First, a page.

In addition to guiding expertise, I will bring a delicious variety of food (breakfast and late morning snacks for wildlife watching or lunch for hikes); beverages, high quality spotting scopes; binoculars and a few field guides. You will be asked to sign a National Park standard Acknowledgement of Risk form on the day of your trip.
What to Bring
Please remember to bring: your own water bottle (to reduce waste); warm layers for cool morning temperatures, including a rain/wind proof jacket and closed footwear with slip-resistant soles; hat and sunscreen; insect repellent; your camera, and whatever other viewing or recording devices you like to use in addition to those provided (high quality spotting scopes (Swarovski) and binoculars). For liability reasons, firearms are not allowed on our tours.
Hydration is key to enjoying Yellowstone! It is high and dry all year long. Expect to drink at least 3 LITERS OF WATER per day! I know it seems like a lot, but using our gross pit toilets is much better than headaches, bloody noses, fatigue and dizziness that most people experience in our high dry altitude. If you are going on a hike, please plan to carry your own water. I can carry our food but cannot carry everyone's water.
Since it is high here, you will also get exposed to more UV. Wear sunscreen, seriously!
If you cancel more than 30 days before your trip date, you will receive a full refund minus a $50 processing fee. If it is 5 to 29 days before your trip date, then you will receive a 50% refund. Refunds are usually not provided within 5 days of your booking, but please contact me if exceptional circumstances are keeping you from your tour. I will worry if you just don't show up! I may be able to make alternative arrangements. A full refund will apply, less the $50 processing fee, if I am able to re-book your date.
Stay Safe in Yellowstone!
Traffic in Yellowstone includes unique hazards. Drive cautiously and always at or below the speed limit. You will see more and also reduce your risk of collisions with wildlife or other cars. Please be aware that traffic jams commonly occur on park roads where visitors stop (and sometimes abandon) their vehicles (pets, small children, etc.) in the middle of the road to look at wildlife on or near the road. You may encounter this behavior anywhere in the park, even around blind corners. Drive with caution and without fatigue. If you see wildlife or incredible views, the National Park Service requests that you park with all tires on the outside of the road's white line or use the nearest pullout. Do not stand on the road. Not all motorists are vigilant and many are distracted by beautiful views or trying to see what you are looking at.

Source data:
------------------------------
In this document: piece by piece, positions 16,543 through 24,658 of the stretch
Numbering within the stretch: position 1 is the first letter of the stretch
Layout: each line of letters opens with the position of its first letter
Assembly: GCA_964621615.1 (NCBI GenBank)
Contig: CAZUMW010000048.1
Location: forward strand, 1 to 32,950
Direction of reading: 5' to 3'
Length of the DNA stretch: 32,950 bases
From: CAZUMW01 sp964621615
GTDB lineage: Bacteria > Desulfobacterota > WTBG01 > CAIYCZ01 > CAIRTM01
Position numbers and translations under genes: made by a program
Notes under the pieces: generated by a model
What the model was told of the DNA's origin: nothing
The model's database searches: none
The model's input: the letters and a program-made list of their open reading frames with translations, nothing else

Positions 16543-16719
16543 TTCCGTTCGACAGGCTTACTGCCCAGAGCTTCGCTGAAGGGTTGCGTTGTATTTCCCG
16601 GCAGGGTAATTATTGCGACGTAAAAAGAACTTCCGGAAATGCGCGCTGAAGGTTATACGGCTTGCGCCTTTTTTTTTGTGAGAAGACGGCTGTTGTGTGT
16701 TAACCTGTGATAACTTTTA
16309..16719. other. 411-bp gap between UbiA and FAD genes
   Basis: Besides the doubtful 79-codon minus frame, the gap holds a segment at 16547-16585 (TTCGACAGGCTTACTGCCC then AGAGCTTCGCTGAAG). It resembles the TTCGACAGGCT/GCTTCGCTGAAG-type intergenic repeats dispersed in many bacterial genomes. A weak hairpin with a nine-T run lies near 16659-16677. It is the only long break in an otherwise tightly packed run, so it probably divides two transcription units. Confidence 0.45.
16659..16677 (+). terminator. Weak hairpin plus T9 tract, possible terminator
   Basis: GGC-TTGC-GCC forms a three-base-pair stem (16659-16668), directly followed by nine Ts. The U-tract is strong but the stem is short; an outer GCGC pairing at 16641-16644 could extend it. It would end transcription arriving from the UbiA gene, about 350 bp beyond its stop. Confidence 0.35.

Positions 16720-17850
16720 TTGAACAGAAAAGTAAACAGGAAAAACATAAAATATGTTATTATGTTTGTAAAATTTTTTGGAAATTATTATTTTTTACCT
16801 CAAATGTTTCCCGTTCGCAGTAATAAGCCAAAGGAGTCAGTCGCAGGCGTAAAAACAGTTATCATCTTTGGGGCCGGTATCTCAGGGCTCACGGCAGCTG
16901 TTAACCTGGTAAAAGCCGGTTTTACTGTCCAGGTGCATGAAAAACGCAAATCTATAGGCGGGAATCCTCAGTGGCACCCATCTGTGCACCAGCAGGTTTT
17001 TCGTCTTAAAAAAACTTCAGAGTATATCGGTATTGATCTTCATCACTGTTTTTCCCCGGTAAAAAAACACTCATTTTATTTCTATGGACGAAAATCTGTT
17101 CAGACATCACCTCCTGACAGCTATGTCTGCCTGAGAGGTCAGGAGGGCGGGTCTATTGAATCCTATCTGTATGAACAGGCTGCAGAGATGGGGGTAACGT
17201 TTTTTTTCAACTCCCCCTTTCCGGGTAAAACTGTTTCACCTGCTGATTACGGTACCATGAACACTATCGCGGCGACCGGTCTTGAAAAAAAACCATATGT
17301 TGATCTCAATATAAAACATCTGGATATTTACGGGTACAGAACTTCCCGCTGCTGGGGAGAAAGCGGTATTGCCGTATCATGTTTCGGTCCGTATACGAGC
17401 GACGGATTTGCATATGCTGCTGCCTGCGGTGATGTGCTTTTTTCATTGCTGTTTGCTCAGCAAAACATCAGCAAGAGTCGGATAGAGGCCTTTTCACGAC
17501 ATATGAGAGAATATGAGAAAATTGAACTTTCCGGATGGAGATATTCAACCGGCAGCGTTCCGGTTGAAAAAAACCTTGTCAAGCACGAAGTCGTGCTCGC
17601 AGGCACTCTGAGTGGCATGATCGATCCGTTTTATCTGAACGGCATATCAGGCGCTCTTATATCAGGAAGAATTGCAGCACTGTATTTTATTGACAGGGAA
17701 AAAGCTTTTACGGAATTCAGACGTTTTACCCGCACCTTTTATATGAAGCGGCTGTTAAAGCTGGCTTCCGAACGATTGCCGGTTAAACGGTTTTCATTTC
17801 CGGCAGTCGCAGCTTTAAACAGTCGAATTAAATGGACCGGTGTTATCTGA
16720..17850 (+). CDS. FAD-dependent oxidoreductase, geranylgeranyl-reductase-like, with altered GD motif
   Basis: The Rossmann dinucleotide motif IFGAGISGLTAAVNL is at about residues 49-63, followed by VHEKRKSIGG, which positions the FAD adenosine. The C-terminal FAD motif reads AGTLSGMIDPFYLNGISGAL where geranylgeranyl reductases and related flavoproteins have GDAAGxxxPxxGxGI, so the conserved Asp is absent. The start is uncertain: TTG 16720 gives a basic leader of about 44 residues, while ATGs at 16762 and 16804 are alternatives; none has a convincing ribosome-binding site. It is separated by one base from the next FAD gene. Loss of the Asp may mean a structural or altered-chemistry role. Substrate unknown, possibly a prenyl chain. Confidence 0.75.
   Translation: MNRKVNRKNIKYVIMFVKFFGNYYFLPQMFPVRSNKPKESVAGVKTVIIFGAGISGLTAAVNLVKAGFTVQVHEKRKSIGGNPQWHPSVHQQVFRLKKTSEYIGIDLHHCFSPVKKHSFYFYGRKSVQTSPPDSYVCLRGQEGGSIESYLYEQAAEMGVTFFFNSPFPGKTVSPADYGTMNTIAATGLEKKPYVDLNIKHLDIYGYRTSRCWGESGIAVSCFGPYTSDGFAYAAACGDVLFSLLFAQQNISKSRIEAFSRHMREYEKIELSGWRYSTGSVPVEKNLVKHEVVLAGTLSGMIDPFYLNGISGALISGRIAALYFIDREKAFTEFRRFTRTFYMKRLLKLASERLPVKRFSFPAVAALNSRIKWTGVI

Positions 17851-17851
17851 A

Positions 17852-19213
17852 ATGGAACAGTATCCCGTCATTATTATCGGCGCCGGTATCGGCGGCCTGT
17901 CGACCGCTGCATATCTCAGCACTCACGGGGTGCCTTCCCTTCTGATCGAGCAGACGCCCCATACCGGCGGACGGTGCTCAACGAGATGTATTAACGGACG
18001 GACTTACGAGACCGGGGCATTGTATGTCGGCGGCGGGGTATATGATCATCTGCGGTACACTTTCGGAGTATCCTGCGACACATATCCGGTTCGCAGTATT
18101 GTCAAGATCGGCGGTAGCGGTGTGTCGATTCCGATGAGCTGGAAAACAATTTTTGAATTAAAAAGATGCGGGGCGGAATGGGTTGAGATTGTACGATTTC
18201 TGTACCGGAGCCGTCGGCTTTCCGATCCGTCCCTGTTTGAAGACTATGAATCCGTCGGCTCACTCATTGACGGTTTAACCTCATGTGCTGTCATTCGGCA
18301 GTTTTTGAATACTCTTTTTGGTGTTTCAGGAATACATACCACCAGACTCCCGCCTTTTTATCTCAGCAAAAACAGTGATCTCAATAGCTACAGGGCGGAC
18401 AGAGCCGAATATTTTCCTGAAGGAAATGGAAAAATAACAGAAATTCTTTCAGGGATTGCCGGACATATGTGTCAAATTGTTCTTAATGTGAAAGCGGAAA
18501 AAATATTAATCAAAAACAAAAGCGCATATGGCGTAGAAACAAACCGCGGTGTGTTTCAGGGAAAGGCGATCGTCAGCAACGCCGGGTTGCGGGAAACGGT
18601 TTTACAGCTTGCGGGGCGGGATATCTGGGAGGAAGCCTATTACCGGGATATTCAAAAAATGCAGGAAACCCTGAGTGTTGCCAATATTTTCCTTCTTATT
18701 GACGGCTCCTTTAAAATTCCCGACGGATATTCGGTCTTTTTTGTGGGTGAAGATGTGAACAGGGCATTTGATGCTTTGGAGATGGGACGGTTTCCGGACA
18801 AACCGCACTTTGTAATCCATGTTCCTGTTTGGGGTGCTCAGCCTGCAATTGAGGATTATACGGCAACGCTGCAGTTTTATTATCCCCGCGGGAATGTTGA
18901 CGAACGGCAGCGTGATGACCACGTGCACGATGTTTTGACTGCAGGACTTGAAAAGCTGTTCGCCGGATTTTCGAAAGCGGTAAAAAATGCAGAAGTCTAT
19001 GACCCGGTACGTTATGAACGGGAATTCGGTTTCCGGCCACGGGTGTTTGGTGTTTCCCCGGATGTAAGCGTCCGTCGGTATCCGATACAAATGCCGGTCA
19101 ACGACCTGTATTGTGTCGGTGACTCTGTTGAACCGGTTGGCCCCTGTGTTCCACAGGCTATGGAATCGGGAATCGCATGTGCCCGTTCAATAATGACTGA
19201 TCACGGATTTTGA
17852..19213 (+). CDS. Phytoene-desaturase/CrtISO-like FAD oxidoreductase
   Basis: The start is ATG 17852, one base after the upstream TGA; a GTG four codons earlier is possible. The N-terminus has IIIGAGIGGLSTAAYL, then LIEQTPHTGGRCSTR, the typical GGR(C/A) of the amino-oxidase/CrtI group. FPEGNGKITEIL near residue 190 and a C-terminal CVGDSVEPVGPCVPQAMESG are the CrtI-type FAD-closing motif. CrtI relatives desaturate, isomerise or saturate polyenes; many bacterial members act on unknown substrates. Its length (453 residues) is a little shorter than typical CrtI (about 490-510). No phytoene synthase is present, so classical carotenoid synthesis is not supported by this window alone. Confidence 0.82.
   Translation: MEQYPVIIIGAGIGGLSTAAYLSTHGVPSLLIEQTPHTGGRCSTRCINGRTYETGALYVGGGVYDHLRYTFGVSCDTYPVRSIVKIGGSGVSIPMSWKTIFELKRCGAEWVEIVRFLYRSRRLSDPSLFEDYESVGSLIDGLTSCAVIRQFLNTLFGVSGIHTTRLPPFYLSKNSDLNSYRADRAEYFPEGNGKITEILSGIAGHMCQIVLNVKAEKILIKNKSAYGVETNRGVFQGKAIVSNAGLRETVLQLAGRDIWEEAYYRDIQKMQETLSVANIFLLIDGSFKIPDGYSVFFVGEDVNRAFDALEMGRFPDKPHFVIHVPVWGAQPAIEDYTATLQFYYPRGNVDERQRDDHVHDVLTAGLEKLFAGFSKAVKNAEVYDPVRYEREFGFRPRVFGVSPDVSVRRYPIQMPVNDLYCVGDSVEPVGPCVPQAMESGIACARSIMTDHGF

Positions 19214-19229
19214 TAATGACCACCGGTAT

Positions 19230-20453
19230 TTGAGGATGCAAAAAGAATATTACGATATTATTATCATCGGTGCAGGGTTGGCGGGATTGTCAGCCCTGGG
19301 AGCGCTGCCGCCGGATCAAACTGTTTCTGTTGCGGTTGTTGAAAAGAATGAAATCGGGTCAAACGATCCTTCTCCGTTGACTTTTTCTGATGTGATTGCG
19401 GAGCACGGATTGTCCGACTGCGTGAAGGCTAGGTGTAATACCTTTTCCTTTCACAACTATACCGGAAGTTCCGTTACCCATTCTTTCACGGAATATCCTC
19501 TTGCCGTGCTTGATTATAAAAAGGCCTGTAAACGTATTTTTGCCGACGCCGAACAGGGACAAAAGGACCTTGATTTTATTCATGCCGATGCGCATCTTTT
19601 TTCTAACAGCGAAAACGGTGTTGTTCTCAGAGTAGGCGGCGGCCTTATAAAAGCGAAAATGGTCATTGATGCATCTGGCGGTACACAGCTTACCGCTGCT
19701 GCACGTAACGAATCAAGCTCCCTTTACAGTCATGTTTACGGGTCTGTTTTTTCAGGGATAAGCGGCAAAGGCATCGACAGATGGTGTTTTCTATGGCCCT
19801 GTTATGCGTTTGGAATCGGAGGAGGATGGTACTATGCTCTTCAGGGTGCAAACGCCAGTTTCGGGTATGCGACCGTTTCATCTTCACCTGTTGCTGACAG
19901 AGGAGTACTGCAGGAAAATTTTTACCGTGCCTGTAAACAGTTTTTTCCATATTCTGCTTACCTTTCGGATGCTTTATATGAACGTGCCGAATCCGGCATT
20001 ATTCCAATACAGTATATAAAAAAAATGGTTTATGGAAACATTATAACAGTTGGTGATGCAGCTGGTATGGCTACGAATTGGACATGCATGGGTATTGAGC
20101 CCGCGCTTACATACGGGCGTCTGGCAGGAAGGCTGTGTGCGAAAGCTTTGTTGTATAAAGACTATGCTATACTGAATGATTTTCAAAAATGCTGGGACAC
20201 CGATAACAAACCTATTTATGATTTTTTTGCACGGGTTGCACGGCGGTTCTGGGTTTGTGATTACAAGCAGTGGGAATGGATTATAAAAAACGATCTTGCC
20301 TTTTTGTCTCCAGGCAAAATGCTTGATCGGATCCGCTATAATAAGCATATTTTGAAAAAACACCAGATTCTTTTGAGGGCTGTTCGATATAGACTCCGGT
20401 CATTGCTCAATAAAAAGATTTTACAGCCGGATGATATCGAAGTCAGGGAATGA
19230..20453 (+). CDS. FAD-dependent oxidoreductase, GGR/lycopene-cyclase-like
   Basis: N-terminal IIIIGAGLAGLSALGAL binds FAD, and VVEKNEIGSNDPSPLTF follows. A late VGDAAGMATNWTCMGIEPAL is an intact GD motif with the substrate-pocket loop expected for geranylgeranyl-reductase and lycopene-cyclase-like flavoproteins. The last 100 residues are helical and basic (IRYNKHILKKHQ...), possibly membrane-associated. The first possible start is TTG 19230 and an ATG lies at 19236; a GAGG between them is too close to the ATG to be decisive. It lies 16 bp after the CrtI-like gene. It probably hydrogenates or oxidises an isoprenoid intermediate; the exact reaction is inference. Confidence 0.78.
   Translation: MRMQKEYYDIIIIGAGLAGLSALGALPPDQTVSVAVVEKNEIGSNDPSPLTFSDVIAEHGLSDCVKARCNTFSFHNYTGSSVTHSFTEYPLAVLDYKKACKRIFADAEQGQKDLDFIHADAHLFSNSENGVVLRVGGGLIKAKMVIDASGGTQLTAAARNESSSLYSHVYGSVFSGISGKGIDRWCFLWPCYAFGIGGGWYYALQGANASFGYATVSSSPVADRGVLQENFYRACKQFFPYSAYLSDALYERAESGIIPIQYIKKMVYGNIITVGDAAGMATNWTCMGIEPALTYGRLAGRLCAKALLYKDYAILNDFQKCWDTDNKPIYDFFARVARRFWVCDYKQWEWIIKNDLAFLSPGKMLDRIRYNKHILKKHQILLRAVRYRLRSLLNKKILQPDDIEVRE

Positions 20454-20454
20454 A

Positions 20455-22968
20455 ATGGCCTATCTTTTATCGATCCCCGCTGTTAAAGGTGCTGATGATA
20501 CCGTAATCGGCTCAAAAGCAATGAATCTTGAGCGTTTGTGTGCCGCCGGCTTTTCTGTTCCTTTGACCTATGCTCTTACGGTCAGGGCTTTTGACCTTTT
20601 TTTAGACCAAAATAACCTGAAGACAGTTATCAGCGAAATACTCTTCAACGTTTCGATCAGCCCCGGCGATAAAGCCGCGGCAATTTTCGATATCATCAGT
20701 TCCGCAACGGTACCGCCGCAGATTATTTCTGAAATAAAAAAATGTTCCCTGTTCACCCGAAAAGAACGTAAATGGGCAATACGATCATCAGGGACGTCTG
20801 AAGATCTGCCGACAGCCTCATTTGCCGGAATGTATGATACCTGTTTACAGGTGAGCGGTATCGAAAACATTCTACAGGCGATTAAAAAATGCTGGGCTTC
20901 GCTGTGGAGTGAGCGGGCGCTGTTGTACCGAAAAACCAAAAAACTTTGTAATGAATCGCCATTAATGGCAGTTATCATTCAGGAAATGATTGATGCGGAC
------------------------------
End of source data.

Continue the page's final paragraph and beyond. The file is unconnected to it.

Don't approach wildlife! Yellowstone National Park has the following policy regarding wildlife:
“You must stay at least 100 yards (91 m) away from bears and wolves; and at least 25 yards (23 m) away from all other animals—including birds.” Minimize your risks of encountering a bear by “making loud noises, shouting, or singing. Hike in groups and use caution where vision is obstructed. Carry bear spray and know how to use it. Do not hike after dark. Avoid carcasses; bears often defend this food source."
Even though the bison do it, don't leave the boardwalks or otherwise walk off trail in geothermal areas. Throughout Yellowstone's history, more than 100 people have been injured and 20 have died by falling into geothermal features. Be mindful of where your children are stepping. Keep your dog safe too: never outside of the parking area and never off leash. Dogs have also lost their lives in Yellowstone's geothermal features.
Please feel free to contact me with any questions or comments you have. I am often in the park, outside of reception, so please allow some time for me to respond; almost always within 24 hours. Texts and emails are easiest for me to respond to and keep a record of what we have discussed. This helps me remember your needs and preferences.